We also received a special-of-the-day gnocchi with porcinis... that we didn't order.  Instead of graciously leaving the dish for the three of us to nibble as a mid-course, our waiter snatched it away and there was that awkward wait while our two correctly delivered dishes chilled and stagnated, and we were haunted by the heavenly perfume of the absconded porcini dish.  In the interim, we nibbled at the exceptional fries that accompanied a good, solid no-frills burger.  Big juicy patty just barely pinkish in the middle atop a toasted brioche bun, there wasn't much to complain about.  In time, entree #3 arrived, which was a special of the day: hake, baked tasty, but the appetite that had spawned awaiting its arrival obfuscated my intent to photograph it and my memory of its accoutrements.  We think it had roasted squash and broccoli romanesco, piled again atop a heap of pommes purees (don't get me wrong, they do them well enough, but doubled-up with both fishes and the sheer excess of quantity might raise a brow or two).

Now at this point, dessert was in no way necessary.  And  the food up until this point hadn't really whipped me into a frenzy of desire for what else the chef could proffer, but at the same time, my friends were from out of town, and we WERE all the way out in Brooklyn, for Heaven's sake.  We might as well see as much as it had to offer as possible, right?  And a warm berry buckle seemed fitting on an unusually cool and drizzle-threatening late summer evening.  And it was lovely, this little treasure, ripe with jammy fruit and a buttery crumb topping, lubed up by a nice scoop of traditional vanilla.  The chef amusingly adorned the ice cream with two sugary roasted pecans, giving it a somewhat fly-like animation, but none the less tasty for it.   So underneath the strings of party lights and protective tent, surrounded by a convivial din of laughter and clinking forks, DuMont really is a pretty good little neighborhood bistro.  But if you don't live in the neighborhood (regardless of the MTA's track work schedule), it's not much worth the hike out there, for food as good as you can find at a number of similar places, probably just blocks from Wherever You Live, NYC.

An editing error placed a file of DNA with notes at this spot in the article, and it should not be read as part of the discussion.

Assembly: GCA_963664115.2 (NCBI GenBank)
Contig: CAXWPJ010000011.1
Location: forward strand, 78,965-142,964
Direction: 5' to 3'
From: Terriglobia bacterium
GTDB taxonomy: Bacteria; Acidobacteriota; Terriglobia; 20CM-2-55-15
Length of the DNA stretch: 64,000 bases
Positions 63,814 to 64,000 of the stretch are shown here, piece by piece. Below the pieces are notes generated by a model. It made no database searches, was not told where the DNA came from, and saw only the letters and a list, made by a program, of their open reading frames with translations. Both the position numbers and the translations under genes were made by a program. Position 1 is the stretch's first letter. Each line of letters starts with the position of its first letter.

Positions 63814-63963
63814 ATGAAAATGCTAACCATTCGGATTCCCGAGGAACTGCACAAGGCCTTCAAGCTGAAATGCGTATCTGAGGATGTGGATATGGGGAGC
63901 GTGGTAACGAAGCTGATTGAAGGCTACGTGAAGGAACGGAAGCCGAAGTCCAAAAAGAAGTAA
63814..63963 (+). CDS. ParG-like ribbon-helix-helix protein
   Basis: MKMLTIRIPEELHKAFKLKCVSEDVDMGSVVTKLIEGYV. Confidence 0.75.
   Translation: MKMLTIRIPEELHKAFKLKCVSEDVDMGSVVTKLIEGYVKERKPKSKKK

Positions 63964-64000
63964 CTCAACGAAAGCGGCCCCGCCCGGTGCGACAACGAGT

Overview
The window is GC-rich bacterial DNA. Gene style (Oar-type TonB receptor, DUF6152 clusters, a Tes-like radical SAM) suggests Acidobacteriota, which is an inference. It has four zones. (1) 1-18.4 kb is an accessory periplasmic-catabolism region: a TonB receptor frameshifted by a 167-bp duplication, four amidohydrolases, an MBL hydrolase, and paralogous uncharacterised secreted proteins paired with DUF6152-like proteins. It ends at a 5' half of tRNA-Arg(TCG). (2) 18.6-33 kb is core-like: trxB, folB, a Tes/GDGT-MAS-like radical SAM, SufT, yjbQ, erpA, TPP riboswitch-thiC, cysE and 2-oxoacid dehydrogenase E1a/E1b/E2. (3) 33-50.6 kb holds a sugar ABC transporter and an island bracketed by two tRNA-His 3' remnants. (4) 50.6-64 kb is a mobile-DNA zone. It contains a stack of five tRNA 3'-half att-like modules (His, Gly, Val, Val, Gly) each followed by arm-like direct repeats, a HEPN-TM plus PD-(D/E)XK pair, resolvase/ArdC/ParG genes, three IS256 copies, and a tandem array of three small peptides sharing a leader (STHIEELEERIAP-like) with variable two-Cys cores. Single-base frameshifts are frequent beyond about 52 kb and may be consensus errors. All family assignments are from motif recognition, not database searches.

432 Union Avenue